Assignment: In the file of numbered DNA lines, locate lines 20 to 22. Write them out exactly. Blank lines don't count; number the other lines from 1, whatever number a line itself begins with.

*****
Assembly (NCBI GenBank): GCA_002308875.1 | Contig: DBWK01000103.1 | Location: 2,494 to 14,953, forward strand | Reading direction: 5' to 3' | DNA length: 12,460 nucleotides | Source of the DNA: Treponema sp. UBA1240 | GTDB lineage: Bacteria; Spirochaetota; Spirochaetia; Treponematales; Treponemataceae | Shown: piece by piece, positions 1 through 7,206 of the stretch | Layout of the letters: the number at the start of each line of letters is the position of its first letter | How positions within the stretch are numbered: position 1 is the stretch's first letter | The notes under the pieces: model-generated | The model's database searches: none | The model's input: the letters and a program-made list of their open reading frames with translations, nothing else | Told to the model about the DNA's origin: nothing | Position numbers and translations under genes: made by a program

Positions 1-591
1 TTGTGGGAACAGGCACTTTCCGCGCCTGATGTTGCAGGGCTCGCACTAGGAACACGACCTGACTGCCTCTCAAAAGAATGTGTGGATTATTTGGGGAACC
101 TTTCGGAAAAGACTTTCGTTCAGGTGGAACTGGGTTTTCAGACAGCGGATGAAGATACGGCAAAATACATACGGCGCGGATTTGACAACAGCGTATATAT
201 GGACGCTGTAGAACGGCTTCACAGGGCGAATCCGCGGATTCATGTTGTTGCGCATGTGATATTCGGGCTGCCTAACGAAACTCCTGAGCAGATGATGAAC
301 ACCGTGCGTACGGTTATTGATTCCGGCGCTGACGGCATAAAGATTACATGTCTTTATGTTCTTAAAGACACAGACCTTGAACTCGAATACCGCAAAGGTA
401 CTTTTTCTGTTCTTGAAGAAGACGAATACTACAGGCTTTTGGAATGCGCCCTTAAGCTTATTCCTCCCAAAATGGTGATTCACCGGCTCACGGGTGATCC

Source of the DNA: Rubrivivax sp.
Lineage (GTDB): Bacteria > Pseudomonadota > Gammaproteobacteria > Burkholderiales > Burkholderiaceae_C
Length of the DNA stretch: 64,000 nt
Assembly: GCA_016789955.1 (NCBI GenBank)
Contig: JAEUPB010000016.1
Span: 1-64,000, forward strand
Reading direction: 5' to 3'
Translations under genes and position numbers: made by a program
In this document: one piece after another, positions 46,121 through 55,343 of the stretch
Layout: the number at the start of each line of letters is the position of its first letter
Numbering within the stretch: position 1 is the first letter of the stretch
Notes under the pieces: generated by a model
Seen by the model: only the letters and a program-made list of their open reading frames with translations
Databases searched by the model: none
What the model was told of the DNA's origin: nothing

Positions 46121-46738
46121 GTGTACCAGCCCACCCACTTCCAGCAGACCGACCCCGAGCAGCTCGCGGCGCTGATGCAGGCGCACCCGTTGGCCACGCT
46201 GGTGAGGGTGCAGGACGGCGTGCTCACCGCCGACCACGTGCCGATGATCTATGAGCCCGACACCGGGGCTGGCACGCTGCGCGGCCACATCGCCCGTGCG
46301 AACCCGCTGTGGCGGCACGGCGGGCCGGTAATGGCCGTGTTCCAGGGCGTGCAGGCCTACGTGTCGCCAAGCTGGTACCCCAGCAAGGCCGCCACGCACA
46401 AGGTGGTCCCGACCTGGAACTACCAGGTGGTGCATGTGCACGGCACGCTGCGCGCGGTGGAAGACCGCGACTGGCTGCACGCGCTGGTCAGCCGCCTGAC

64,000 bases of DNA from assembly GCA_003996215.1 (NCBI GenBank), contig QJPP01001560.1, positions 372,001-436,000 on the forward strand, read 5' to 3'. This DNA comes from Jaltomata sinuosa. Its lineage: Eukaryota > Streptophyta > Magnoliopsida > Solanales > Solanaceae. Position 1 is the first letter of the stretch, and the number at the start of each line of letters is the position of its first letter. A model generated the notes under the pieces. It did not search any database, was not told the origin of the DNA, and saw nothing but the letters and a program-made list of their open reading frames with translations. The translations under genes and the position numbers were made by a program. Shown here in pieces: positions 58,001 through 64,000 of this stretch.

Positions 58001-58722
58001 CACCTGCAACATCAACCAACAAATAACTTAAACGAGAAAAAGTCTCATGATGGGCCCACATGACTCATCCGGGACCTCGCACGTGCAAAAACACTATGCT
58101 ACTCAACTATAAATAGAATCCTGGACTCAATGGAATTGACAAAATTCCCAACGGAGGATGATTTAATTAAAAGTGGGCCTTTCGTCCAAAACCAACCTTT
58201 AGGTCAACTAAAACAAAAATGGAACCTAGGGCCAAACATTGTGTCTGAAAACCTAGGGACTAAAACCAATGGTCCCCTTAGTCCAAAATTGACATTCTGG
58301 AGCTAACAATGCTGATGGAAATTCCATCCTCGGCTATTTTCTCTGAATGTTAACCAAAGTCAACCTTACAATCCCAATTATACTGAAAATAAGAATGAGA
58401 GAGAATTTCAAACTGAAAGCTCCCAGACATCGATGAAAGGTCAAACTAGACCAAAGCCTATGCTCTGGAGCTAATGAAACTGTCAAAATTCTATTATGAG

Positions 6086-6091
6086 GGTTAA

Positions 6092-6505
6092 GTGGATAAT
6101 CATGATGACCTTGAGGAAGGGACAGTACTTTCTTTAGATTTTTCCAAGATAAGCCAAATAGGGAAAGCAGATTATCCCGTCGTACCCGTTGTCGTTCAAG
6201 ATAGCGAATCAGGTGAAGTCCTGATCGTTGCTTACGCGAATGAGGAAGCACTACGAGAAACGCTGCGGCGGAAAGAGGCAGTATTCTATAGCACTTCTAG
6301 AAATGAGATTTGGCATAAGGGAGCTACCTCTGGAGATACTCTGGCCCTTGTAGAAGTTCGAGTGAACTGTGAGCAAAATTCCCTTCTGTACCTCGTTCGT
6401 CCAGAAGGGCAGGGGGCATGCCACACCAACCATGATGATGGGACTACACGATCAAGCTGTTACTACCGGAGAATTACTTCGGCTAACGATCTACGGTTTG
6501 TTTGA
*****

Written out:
Seen by the model: only the letters and a program-made list of their open reading frames with translations
Databases searched by the model: none
What the model was told of the DNA's origin: nothing